What happened next was quite interesting. When the meeting ‘ended’, everyone burst into conversation. After all, the participants had been building up things to say for two hours. I had an especially nice vantage point because the speaker phone in the meeting room was very sophisticated– it had directional microphones that tried to home in on the person speaking, and it was going crazy trying to focus on a conversation. I was getting a snatch of conversation from here, and a snatch from there – it was like having an out of the body experience at a cocktail party. Interestingly enough, because I knew all the people and issues, I could actually guess at a lot of what was going on even though I heard only a few seconds of each conversation: People were making meetings, clarifying positions, apologizing, etc. It struck me that this "after-meeting" part of the meeting was incredibly productive –a lot of "conversation potential" had been built up during the meeting, and only now was it being realized.

There are two points to make here. To begin with, I should note that this observation was accompanied by quite a bit of dismay on my part. As a teleworker, I realized, I typically miss the ‘post-meeting’ part of the meeting (as well as its counterpart, the ‘pre-meeting’). For me, and anyone who attends meetings via phone or other forms of digital mediation, meetings take on a digital – that is, an on/off – quality. One moment everyone is ‘there’, the next moment, everyone has vanished. I typically miss the gradual gathering of people in the meeting room (typically people wait to start the call until the meeting is ready to ‘start’), and I miss the conversation afterwards, whether it be the synchronous burst of multiple conversations that occurred in this case, or the more usual chats that occur as people leave their seats, or find themselves headed in the same direction through the hallways. Even when I am actually ‘present’, I am not able to participate in the subtle selection of conversational partners and semi-private or private conversations.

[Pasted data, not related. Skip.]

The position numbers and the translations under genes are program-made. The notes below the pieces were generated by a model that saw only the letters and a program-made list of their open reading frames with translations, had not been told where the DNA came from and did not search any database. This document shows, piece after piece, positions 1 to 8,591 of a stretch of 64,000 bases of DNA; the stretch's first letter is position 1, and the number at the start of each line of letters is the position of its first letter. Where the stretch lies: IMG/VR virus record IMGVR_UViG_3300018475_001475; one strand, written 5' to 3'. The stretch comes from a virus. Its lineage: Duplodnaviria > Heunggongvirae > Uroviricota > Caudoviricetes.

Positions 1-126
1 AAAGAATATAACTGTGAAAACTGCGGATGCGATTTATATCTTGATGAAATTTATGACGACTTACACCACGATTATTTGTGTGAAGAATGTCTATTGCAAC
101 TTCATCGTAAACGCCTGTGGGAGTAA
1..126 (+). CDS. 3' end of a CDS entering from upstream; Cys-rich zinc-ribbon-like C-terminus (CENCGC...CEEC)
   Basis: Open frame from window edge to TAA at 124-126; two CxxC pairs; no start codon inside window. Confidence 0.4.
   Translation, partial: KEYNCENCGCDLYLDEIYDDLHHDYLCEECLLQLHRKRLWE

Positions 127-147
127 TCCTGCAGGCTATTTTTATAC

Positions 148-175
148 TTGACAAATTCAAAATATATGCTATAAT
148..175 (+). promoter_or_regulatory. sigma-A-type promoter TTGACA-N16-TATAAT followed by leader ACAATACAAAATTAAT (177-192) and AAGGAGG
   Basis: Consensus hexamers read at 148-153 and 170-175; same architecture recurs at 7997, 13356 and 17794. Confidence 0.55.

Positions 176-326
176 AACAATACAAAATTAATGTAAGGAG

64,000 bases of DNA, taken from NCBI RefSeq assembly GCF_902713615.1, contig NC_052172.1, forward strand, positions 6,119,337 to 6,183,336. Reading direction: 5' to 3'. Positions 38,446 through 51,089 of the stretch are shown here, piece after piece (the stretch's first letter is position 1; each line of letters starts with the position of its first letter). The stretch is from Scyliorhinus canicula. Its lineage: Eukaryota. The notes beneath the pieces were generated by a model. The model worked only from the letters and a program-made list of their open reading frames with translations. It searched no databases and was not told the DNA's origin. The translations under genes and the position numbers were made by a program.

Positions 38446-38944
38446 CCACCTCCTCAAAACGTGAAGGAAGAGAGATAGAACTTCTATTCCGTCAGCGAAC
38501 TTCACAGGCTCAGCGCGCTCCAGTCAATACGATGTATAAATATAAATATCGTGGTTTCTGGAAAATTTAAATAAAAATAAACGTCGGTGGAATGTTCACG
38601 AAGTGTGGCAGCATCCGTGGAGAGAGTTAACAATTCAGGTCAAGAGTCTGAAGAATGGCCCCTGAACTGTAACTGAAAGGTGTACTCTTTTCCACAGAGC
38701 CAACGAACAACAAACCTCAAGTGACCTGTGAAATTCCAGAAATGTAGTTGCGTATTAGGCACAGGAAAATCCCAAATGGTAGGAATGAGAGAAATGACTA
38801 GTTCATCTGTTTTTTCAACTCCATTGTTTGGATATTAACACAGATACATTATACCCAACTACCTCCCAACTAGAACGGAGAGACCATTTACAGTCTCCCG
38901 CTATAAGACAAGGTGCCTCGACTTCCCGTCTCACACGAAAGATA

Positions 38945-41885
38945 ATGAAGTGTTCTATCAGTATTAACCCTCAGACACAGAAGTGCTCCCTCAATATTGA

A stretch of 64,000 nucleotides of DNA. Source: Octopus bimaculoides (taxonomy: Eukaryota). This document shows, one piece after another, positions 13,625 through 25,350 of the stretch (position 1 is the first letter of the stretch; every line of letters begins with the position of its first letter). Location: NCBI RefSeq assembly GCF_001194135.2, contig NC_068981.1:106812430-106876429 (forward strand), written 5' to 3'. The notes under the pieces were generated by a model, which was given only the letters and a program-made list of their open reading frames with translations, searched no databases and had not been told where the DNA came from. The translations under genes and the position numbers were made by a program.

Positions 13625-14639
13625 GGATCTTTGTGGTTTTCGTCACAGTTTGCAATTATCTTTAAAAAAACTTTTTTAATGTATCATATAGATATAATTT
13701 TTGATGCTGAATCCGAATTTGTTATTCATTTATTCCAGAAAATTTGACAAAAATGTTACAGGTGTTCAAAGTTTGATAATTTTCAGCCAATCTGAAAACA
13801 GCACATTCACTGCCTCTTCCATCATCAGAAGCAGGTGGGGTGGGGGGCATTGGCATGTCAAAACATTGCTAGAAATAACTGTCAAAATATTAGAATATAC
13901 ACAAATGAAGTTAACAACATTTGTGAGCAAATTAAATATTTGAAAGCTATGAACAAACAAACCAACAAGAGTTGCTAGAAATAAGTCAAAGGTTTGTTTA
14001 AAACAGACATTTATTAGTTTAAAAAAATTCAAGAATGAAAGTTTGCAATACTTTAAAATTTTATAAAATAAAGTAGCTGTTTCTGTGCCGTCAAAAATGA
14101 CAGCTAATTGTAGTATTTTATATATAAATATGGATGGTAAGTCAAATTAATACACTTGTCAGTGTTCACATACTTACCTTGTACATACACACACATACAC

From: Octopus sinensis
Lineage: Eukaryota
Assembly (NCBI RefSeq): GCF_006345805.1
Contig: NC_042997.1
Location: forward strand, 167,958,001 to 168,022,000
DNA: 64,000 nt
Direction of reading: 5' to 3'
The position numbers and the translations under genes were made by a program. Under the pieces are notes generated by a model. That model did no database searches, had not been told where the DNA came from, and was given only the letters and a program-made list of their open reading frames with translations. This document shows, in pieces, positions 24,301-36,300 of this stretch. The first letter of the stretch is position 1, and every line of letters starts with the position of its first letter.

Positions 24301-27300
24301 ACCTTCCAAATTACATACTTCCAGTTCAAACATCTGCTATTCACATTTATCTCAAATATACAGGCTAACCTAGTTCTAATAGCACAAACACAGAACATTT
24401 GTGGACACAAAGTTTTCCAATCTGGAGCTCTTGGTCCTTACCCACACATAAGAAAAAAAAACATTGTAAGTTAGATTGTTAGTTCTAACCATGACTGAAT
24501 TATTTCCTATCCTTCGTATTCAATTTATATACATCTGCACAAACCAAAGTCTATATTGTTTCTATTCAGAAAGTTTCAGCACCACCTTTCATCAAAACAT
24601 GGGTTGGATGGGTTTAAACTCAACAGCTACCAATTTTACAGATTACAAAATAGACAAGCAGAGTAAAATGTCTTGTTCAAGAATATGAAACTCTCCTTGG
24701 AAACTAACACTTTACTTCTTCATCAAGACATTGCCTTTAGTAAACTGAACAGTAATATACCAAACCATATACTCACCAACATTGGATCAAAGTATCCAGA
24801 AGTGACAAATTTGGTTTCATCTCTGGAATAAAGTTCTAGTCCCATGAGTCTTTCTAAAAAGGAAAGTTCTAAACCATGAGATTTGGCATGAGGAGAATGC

Another point to make here has to do with the function of the place in this meeting. While it is important that people came together in a particular place, and while it was useful that that place provided a particular configuration of resources (a table, whiteboard, private room, speaker phone), it seems to me that what was more important was the interactive trajectory of the meeting. That is, temporally and spatially, a series of phases happened:

• People converged on the meeting room; perhaps some participants encountered one another on the way or outside the room and paused to chat.

• Those who arrived before the meeting started, found themselves in a room with others with a few minutes to pass. Perhaps they engage in casual conversation; or perhaps they conduct business that they think they can make progress on in a few minutes.

• At some point the meeting ‘starts.’ In addition to this being the point where remote participants are normally ‘brought in,’ it is, more generally, the point at which constraints on collective behavior come more strongly into play. That is, people are now discouraged from having side conversations with one another; a moderator controls the floor, allotting turns to speakers and moving through a publicly displayed agenda; and so on. These, and other constraints, are what aid the group in making progress on its collective business.